Modern day advertising, especially on the digital stage, requires a high degree of personalization, as it is a known fact that people prefer personalized marketing communications. A survey reported that 88% of US marketers experienced a noticeable improvement in business results due to the implementation of personalization programs. Thus, providing greater personalization is on the agenda for most marketing and advertising leaders. Providing personalized content and offers to a vast number of individual customers requires the analysis of vast volumes of data, and then using the inferences from the analysis to determine the kind of ads to show for each customer. This makes the use of machine learning and AI in advertising the perfect solution. Artificially intelligent tools, due to their ability to process vast amounts of data quickly and act on it automatically. This ability allows these tools to create a detailed profile of every member of the audience based on their browsing data, social media activity, and other data such as demographic information that the individual provide voluntarily. Using these profiles the AI determines what ads the user is more likely to respond to, and displays those ads to them at opportune instances.
These ads are displayed through a process called real-time bidding (RTB), where multiple parties bid for displaying their specific ads when a user visits a page. Since this process takes place within the time it takes to load a page, it requires a high level of data processing capability to make the right bid quickly at the right time. A wrong decision in such instances may lead to a missed opportunity to get noticed or a wasted investment since, if the ad does make it to the page, the company gets charged even if the user doesn’t click on the ad. Thus, bidding must be undertaken by determining the right value while also determining the right time to display ads, for maximizing the likelihood of getting a response (a click). This process is carried out by AI algorithms using the data collected from each individual.
Similar to print media and print ads, another relic from the history of advertisement that is extant today is the billboard, and other signages. The global digital signage industry is, in fact, thriving and is expected to reach a market value of over $31 billion by the year 2025. AI billboards are capable of showing ads and messages to the audience based on how they react to them. The efficacy of these smart, digital billboards is undeniable as a brand awareness boosting tool, since even normal billboards have been found out to be effective in engaging passing people.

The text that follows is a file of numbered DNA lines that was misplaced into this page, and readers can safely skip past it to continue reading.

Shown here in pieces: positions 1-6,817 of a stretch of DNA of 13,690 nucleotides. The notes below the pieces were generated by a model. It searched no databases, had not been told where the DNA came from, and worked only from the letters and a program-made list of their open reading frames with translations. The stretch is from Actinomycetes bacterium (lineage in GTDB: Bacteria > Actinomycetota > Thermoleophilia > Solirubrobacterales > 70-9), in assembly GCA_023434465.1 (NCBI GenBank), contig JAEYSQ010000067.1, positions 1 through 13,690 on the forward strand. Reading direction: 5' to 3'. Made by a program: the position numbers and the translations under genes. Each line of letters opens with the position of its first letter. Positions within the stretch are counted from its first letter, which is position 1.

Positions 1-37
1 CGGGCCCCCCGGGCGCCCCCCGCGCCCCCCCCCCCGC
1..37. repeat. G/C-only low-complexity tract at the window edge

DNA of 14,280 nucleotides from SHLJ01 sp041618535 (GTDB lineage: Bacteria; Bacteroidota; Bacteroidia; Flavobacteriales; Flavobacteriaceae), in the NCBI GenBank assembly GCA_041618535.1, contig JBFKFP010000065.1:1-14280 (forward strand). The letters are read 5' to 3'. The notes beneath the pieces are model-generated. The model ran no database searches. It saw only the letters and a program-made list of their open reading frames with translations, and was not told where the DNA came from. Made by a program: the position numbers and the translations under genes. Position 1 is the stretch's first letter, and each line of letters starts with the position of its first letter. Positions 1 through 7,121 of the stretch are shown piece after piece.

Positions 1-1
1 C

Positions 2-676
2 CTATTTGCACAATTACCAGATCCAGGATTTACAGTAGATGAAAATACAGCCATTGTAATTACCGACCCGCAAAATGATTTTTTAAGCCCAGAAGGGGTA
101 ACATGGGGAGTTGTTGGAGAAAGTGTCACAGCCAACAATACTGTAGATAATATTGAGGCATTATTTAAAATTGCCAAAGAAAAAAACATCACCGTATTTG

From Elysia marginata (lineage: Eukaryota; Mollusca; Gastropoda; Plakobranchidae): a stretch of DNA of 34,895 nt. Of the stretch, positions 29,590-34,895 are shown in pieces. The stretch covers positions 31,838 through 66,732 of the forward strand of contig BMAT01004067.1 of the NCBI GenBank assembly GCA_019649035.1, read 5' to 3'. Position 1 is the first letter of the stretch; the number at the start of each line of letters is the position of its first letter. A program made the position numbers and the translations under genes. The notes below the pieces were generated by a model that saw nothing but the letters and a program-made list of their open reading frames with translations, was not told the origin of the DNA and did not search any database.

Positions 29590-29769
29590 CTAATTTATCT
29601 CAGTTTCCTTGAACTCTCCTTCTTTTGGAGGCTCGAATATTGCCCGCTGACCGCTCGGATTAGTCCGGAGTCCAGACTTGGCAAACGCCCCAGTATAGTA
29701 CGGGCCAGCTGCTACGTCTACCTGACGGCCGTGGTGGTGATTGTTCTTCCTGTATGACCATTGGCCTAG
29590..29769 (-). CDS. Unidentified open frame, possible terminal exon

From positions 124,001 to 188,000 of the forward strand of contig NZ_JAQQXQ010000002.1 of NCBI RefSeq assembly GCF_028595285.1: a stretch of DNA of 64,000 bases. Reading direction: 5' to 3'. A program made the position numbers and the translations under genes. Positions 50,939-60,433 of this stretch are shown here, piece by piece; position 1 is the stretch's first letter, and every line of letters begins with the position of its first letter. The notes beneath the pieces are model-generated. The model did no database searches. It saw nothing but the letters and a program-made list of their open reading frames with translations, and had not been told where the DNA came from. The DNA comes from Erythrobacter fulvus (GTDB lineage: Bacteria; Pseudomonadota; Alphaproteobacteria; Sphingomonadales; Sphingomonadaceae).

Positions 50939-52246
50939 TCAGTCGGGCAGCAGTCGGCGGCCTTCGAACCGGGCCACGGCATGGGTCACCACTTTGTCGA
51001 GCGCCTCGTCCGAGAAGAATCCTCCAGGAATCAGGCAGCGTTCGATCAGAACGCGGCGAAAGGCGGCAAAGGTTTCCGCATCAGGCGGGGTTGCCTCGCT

Broadcast and streaming services are among the biggest attractors of worldwide audiences of varied demographics and hence, present the perfect stage for displaying advertisements. Sporting events and popular TV shows made by broadcasters draw millions of viewers. Media planning and Ad sales are activities that have been conventionally done by humans, but now, as the demand for the attention of audiences grows among brands, the competition for displaying ads is becoming cut-throat. Just like ad bidding for social media platforms, AI can be used for buying ad slots from broadcast and streaming services. AIs can analyze large volumes of viewership data to optimize media schedules and maximize ad sales revenues for advertisers.
These cases mark just the beginning when it comes to the potential applications of AI in advertising. As AI systems become more capable and gain wider adoption, they can have a greater influence over the advertising cycle from creation to delivery. By using AI in conjunction with other technologies like augmented and virtual reality, advertising can be made more immersive and personalized.
Naveen is the Founder and CEO of Allerin, a software solutions provider that delivers innovative and agile solutions that enable to automate, inspire and impress. He is a seasoned professional with more than 20 years of experience, with extensive experience in customizing open source products for cost optimizations of large scale IT deployment. He is currently working on Internet of Things solutions with Big Data Analytics. Naveen completed his programming qualifications in various Indian institutes.